J. Arthur Brown was born in Charleston, South Carolina in 1914. After graduating from the Avery Institute in 1932 he continued his education at South Carolina State College in Orangeburg, SC graduating in 1937. While at SCSC, Brown met his future wife MaeDe Esperanza Myers (1918-2012), marrying in 1940. The couple had three daughters: MaeDe Joenelle Gordon, Minerva King, and Dr. Millicent Brown; and on son, Myles Gregory Brown. Mr. Brown moved back to Charleston where he became a businessman working as a real estate and insurance broker. He became affiliated with the local chapter of the National Association for the Advancement of Colored People (NAACP). Brown worked his way to becoming the president of the Charleston chapter of the NAACP in 1955. As president of the local chapter of the NAACP, Mr. Brown led a concerted effort to fight segregation in the public sphere and other issues in the African American civil rights movement. Mr. Brown was also a member on the Voorhees College Board of Trustees, member of the Mu Alpha Chapter of the Omega Psi Phi Fraternity, and a member of the South Carolina Democratic Party. In the 1970’s Mr. Brown was a co-founder and office holder of the Committee on Better Racial Assurance (COBRA).
The “J. Arthur Brown Papers, 1937 – 1989” predominantly consist of correspondence detailing Brown’s work within the Civil Rights movement, largely during his term as President of the NAACP. Additional materials the collection include several photographs, pamphlets, and periodicals.
This collection was digitized and made freely available online through the generous support of the National Historical Publications & Records Commission.
In 1967, Historic Charleston Foundation was deeply concerned about the conditions of the downtown area, particularly the commercial blocks of King Street. Because the Foundation believed that the survival of King Street as a thriving retail shopping district was vital, it launched a feasibility study to determine the potential of the area. The study examined traffic patterns, land use, and historical significance. It is assumed that this photographic survey of King Street buildings was done in conjunction with the feasibility study. The survey contains 74 photographs of King Street buildings between Broad and Calhoun Streets, both B&W and color, mounted on the pages of a photograph album. The survey also includes four drawings showing the footprints of King Street buildings between Broad and Columbus Streets, color-coded to indicate the historical significance, area conditions, and proposed reuses.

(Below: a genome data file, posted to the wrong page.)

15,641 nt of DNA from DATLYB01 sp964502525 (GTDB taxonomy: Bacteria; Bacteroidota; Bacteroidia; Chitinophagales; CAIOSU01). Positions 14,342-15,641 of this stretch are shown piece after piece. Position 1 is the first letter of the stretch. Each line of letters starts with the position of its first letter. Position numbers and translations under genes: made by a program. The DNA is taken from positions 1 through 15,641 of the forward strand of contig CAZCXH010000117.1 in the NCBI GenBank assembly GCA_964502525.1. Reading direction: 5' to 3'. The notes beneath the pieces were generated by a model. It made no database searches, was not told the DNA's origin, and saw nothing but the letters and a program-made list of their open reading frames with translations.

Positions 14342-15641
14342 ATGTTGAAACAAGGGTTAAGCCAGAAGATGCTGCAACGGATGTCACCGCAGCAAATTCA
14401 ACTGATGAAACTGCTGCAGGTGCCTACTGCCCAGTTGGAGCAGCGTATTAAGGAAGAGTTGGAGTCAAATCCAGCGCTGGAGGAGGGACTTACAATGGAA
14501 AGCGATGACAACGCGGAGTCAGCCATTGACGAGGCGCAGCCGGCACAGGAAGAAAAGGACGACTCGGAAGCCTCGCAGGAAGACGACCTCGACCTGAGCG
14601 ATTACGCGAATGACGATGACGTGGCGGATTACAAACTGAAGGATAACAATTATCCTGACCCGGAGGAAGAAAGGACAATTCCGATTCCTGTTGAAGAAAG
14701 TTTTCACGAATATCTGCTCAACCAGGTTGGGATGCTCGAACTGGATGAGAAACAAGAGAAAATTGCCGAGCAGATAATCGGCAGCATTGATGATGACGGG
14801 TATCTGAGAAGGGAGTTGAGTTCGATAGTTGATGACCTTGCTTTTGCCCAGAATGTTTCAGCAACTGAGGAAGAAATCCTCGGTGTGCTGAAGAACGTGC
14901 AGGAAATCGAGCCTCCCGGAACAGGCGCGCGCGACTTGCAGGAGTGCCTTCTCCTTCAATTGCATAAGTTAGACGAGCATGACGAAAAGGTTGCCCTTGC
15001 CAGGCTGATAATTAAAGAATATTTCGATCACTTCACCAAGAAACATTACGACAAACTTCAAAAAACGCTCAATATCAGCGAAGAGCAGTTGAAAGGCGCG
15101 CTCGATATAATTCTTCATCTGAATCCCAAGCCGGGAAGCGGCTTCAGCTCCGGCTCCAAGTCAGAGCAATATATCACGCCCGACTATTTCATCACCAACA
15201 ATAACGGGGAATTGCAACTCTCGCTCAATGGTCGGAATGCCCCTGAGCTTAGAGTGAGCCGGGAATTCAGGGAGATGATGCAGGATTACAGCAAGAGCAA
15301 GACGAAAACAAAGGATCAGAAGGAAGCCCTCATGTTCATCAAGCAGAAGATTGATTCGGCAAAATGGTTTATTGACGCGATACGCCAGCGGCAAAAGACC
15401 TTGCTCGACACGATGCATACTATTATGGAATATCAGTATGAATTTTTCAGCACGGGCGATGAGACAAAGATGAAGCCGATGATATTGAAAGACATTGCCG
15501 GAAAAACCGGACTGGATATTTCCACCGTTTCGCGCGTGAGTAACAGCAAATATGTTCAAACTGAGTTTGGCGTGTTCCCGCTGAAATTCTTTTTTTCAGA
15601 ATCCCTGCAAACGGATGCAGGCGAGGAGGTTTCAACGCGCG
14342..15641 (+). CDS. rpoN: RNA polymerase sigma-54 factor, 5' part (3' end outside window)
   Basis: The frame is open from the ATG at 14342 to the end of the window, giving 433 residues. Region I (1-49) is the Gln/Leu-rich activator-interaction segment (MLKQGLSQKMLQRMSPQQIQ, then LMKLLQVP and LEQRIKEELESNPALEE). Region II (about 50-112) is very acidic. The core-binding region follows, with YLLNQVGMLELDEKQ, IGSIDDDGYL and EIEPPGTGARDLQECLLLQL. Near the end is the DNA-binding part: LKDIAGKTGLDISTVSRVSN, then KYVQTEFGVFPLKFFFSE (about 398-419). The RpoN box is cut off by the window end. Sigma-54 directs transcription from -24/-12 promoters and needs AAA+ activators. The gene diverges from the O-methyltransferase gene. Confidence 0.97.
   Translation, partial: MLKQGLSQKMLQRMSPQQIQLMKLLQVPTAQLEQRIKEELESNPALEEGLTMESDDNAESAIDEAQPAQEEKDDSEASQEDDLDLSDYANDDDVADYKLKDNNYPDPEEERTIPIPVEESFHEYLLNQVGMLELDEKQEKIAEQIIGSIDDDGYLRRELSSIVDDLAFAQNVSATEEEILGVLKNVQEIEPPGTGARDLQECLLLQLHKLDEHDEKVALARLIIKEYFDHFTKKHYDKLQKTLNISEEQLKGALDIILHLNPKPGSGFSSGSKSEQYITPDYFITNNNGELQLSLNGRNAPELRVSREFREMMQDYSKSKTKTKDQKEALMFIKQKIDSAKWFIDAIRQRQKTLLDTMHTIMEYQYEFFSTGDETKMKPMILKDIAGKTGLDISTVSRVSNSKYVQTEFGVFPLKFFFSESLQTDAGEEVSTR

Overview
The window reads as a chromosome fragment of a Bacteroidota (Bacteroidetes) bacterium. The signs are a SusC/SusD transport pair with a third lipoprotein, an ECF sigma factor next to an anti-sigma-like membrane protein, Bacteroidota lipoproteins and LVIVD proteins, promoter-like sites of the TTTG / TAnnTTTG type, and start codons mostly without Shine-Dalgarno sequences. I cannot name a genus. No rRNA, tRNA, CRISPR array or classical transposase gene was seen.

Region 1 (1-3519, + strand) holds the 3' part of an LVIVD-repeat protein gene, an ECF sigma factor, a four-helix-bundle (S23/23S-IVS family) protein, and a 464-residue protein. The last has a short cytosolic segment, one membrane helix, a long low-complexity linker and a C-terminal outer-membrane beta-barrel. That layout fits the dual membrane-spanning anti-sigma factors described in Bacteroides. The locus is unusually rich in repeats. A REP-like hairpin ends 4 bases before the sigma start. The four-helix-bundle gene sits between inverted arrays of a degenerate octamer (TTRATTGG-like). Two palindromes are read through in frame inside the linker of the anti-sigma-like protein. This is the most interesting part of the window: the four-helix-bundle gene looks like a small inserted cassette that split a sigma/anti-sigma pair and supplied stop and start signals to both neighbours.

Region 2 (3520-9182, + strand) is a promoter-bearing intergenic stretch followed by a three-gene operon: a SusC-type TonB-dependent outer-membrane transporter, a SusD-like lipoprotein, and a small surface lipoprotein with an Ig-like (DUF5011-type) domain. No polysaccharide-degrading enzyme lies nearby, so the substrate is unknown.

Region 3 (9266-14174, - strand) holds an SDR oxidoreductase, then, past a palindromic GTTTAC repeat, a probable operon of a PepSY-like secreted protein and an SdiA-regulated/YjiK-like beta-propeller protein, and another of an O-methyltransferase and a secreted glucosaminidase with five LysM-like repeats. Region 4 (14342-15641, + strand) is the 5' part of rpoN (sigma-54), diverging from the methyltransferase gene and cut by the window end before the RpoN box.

The Laura Bragg Papers collection at The Citadel Archives and Museum contain letters written to Miss Bragg from Chinese cadets before and after their graduation from The Citadel, The Military College of South Carolina, from 1926 to 1948. Topics of the letters include career plans, The Citadel, political beliefs, Chinese culture, history, and military events. Bragg worked as the director of the Charleston Museum, was the founder and first librarian of the Charleston Free Library, and other museums. Also included in the collection are a photograph album and scrapbook, postcards, newspaper clippings, photographs, commencement programs, additional letters from Chinese students, notes on Chinese art and history, and miscellaneous artifacts.
The Bernice Robinson Papers, 1920-1989 provide information regarding Robinson's role as a teacher and social activist for voter education, adult literacy, child development, and social work. Contents include biographical papers, writings and talks, correspondence, and affiliations. Biographical papers include transcripts of her oral history interview. Her correspondence includes letters from Guy and Candie Carawan, Andrew Young, Jr., Myles Horton, Septima P. Clark, among others. Robinson accumulated records that document her professional affiliations with organizations such as the Highlander School, Southern Christian Leadership Conference, South Carolina Commission for Farm Workers, Child Development Associate Consortium, Governors Committee on Child Development, Daycare and Child Development Council of America, and the New Readers Press’ “Be Informed” educational pamphlet series, among others. Robinson's political papers include correspondence and campaign materials regarding her candidacy to the South Carolina House of Representatives.
Periodical resources include selections from the “Highlander Reports,” the Wisconsin Office of Economic Opportunity’s newsletter entitled, “OEO,” “Race Relations Reporter,” among others.
Bernice Robinson attended the University of Wisconsin Center for Action on Poverty Technicians Training Program and accumulated a variety of records that pertain to this program. This education led to Robinson’s employment with Volunteers in Service to America (VISTA)–better known today as AmeriCorps Vista–which is heavily documented, providing an insight into this organization’s early operations via job postings, monthly reports, correspondence with subordinates and volunteers, and project proposals.
This collection was digitized and made freely accessible online through the generous support of the National Historical Publications & Records Commission.